Comment & Opinion

Toxicity in mobile gaming: quantifying the scale of the problem

Utopia Analytics' Janne Huuskonen details the scale of player toxicity in gaming, and the need for effective, AI-based moderation techniques

Toxicity in mobile gaming: quantifying the scale of the problem

Janne Huuskonen is director of marketing and communications at Utopia Analytics

Facebook’s lack of moderation across its billions of users as put it at the centre of a political and social media storm, with the realisation that a utopic belief in the ability for people and platforms to self-moderate simply doesn’t work when anger and outrage fuel an entire business model.

Games are generally not driven by the same engagement-based financial model but effective moderation is just as important; especially with games like Roblox and Fortnite blurring the lines between games and social spaces. With more and more games built around multiplayer and online community play, the problems of a toxic minority are becoming a significant problem that risks alienating players and harming the gaming brands involved.

Utopia Analytics surveyed 1,000 adults in the US who identified as gamers across mobile, console, and PC to try and quantify the scale of the problem. The report’s findings revealed that toxic behaviour in online gaming has snowballed into an industry-wide problem.

The scale of the problem

Our research found that 70 per cent of respondents had experienced toxic behaviour directly or witnessed it firsthand in an online video game – 38 per cent were the direct target of abusive remarks and 32 per cent had witnessed abuse, while only 30 per cent of users hadn’t.

In mobile, RPGs are the most toxic genre, with just over half of respondents experiencing abuse in one form or another. RPGs were followed closely by strategy and adventure mobile games, with 46.5 per cent and 42.5 per cent respectively of players experiencing toxic behaviour. However, it is such a widespread issue across the industry, it seems unfair to shame specific communities.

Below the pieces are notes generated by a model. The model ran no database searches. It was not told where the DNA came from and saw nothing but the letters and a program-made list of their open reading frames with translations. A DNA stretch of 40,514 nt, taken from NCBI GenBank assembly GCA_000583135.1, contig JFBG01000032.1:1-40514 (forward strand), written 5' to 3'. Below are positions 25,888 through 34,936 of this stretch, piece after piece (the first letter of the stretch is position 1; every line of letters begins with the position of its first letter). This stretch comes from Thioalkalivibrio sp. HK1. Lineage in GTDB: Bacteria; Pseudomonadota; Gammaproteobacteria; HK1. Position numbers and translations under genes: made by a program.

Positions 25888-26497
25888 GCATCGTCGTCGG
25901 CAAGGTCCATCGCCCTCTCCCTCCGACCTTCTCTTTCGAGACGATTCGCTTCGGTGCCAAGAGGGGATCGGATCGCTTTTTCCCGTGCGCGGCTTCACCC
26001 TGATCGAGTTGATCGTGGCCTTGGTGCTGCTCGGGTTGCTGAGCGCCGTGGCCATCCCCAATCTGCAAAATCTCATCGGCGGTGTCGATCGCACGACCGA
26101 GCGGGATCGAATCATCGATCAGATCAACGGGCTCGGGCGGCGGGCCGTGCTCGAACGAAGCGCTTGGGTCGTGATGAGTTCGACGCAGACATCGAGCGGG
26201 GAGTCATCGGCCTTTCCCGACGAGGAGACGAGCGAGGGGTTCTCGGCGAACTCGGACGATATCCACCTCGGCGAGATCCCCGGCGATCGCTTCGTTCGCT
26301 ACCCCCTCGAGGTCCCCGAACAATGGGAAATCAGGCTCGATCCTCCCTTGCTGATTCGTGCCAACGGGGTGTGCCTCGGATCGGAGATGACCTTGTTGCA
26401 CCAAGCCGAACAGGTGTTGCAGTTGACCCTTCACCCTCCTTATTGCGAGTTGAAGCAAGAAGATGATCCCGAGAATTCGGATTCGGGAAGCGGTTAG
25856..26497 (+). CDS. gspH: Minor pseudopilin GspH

Nearly half (49 per cent) of toxic behaviour experienced centred around personal identities – such as ethnicity, gender, and sexual orientation. While this shows anyone can be a target of abuse for any reason, our poll also suggests that women bear the brunt of toxic behaviour: 72 per cent of the 489 women polled said they had experienced gender-specific discrimination when gaming online.

In mobile, RPGs are the most toxic genre, followed closely by strategy and adventure
Janne Huuskonen

Young male toxicity

Measuring the fallout of abusive behaviour is one thing, but zeroing in on its root cause is an entirely different beast. The January 2021 study, Cyberpsychology, Behavior, and Social Networking, found that while age is not a deciding factor, toxicity seems to be driven by young males motivated by achievements in competitive games.

Derek A. Burrill’s book, Die Tryin’: Videogames, Masculinity, Culture, found that young males most often engage in toxic behaviour. He suggested their ignorance of social conventions as a potential cause and argued in favour of teaching teenagers phrases that are and are not socially acceptable, as they can often be unaware of their social implications. With diversity being an essential part of history and today’s reality, Burrill argues that education in the early years, in addition to in-game moderation, will help curb toxic behaviour.